Meeting that standard is no easy feat.  Not only is the IEP a document consisting of many of the components required by both federal regulations and state rule, it is also a process.  As a document, it describes what the Local Education Agency (LEA) will provide to address the unique needs of the student.  As a process, it paves the way in preparing, developing and implementing the IEP.

Developing Quality IEPs is a technical assistance manual offered by the Special Education Division of the New Mexico Public Education Department (NM PED).  The manual is intended to provide guidance to educators and others while providing information about what is required in an IEP as well as many “tricks of the trade”.  The manual offers sample documents so school districts do not have to create them on their own. These include parent questionnaires intended to gather information about what they feel is necessary for enhancing their child’s education, sample forms that must be completed and examples of various ways to develop a goal, to name a few.

Being prepared for an IEP is crucial.  School districts must ensure that all pertinent information regarding the child is available to all members of the IEP Team.  This information would include all applicable information at your disposal, whether it is a diagnostic report, grades, absences, behavioral data, anecdotal records, work samples, to name a few.  More often than not, this information is inputted into the document ahead of time with the understanding that the information is in a draft format.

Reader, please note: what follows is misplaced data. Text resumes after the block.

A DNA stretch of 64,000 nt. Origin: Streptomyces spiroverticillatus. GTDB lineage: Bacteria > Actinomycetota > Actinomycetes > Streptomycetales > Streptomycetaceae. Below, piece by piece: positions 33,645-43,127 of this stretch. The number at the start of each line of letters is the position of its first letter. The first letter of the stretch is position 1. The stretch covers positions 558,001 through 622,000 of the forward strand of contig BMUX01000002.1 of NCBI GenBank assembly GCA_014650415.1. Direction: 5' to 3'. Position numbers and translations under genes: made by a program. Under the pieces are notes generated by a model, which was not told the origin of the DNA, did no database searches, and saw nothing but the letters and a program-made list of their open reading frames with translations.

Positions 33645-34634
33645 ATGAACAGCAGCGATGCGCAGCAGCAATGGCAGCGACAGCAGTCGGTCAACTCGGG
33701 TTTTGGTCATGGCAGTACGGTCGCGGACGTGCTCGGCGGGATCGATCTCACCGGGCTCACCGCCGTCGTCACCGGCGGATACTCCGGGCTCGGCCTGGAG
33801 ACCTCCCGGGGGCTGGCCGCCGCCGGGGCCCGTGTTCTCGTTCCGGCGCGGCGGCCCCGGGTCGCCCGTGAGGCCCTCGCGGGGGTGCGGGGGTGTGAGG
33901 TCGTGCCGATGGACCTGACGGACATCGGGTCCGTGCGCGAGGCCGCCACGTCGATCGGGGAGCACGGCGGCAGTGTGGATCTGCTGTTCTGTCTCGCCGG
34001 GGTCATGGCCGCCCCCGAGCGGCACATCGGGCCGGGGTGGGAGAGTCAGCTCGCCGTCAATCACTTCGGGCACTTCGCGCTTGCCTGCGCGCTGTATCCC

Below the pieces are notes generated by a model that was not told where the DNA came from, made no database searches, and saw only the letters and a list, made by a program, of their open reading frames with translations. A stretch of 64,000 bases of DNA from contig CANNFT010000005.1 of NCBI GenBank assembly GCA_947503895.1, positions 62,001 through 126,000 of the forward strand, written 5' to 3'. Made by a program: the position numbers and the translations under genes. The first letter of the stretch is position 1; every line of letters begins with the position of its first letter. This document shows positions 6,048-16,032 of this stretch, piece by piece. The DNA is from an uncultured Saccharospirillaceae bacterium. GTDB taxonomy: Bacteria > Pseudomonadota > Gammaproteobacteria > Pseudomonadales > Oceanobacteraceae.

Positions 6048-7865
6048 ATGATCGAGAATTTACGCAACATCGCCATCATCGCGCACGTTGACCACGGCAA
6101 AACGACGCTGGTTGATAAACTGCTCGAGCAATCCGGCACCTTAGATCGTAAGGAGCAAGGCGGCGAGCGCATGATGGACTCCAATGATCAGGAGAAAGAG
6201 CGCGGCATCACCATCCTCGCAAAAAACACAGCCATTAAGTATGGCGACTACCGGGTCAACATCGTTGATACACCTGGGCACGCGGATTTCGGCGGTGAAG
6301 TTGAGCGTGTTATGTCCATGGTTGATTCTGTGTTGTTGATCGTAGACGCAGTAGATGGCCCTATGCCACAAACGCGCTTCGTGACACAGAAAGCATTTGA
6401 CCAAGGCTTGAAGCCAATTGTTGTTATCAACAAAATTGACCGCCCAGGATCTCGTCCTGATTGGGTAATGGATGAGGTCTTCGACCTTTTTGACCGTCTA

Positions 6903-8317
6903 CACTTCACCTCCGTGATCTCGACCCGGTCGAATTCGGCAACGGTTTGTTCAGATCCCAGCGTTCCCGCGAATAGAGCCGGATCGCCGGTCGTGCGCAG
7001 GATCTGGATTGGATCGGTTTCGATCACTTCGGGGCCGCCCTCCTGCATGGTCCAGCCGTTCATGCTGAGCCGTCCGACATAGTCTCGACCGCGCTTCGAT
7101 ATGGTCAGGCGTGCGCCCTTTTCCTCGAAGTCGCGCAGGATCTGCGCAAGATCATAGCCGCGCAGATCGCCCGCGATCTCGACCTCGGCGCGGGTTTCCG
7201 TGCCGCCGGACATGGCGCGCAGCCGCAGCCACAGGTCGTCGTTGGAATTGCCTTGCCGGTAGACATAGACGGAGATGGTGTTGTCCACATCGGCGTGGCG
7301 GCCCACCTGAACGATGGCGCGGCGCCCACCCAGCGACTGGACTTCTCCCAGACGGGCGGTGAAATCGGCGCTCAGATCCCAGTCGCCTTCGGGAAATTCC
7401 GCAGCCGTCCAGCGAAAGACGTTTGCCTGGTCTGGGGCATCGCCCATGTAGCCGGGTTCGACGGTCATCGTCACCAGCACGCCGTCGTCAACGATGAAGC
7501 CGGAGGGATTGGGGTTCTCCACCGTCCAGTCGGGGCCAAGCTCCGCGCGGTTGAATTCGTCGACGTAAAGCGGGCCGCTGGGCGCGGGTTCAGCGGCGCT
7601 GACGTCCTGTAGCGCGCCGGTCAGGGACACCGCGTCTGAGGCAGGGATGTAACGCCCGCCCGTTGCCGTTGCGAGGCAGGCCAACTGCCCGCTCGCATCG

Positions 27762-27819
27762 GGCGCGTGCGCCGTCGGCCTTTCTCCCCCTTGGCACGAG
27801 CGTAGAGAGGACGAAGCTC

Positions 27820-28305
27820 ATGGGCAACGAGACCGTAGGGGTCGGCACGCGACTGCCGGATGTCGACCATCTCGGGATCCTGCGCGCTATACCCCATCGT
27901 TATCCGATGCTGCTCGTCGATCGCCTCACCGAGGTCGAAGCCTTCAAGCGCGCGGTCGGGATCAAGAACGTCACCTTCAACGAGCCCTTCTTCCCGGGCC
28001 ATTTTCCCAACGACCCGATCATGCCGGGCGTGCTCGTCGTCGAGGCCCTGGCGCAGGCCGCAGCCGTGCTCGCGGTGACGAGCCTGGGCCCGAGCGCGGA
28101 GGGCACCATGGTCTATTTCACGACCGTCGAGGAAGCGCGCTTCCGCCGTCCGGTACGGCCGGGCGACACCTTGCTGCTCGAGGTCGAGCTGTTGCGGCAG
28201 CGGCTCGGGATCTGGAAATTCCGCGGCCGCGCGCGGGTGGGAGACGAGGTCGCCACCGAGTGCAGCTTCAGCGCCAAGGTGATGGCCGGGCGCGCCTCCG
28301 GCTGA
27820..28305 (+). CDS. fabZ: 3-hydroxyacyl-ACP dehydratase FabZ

Not only is it important for staff members to be prepared, but it is also important for parents and students (as applicable) to understand the process and know what to expect when attending.  This may be no truer than for those parents and students for whom this process is new.  Reaching out to parents and students to describe the process and letting them know what to expect goes a long way in building relationships with families and is more likely to keep parents involved in their child’s education.  Making yourself available to answer any questions they may have is extremely important.  It is also important to schedule the IEP at a mutually agreeable time with the parent.  This will ensure that both parties have the time available.  In addition, it’s important to schedule the meeting for the anticipated length of time needed and communicate that timeframe to the parent.